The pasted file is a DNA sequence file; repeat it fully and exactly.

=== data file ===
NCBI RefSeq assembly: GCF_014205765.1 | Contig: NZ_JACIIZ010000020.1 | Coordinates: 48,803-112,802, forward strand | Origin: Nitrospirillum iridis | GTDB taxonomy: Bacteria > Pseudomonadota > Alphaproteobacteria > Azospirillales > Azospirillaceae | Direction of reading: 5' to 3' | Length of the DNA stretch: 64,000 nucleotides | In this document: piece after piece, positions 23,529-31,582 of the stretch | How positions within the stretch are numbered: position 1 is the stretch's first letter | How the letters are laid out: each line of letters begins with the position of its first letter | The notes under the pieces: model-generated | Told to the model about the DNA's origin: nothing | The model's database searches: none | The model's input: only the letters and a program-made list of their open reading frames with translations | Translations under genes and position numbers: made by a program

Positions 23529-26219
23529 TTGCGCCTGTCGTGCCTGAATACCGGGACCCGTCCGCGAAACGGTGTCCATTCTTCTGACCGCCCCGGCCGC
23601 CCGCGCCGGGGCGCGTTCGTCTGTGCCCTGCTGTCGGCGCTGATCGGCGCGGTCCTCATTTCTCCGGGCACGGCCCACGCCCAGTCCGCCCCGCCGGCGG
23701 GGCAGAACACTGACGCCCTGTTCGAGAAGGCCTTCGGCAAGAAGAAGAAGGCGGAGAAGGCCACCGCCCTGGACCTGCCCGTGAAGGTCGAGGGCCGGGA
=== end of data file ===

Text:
NCBI RefSeq assembly: GCF_014205765.1 | Contig: NZ_JACIIZ010000020.1 | Coordinates: 48,803-112,802, forward strand | Origin: Nitrospirillum iridis | GTDB taxonomy: Bacteria > Pseudomonadota > Alphaproteobacteria > Azospirillales > Azospirillaceae | Direction of reading: 5' to 3' | Length of the DNA stretch: 64,000 nucleotides | In this document: piece after piece, positions 23,529-31,582 of the stretch | How positions within the stretch are numbered: position 1 is the stretch's first letter | How the letters are laid out: each line of letters begins with the position of its first letter | The notes under the pieces: model-generated | Told to the model about the DNA's origin: nothing | The model's database searches: none | The model's input: only the letters and a program-made list of their open reading frames with translations | Translations under genes and position numbers: made by a program

Positions 23529-26219
23529 TTGCGCCTGTCGTGCCTGAATACCGGGACCCGTCCGCGAAACGGTGTCCATTCTTCTGACCGCCCCGGCCGC
23601 CCGCGCCGGGGCGCGTTCGTCTGTGCCCTGCTGTCGGCGCTGATCGGCGCGGTCCTCATTTCTCCGGGCACGGCCCACGCCCAGTCCGCCCCGCCGGCGG
23701 GGCAGAACACTGACGCCCTGTTCGAGAAGGCCTTCGGCAAGAAGAAGAAGGCGGAGAAGGCCACCGCCCTGGACCTGCCCGTGAAGGTCGAGGGCCGGGA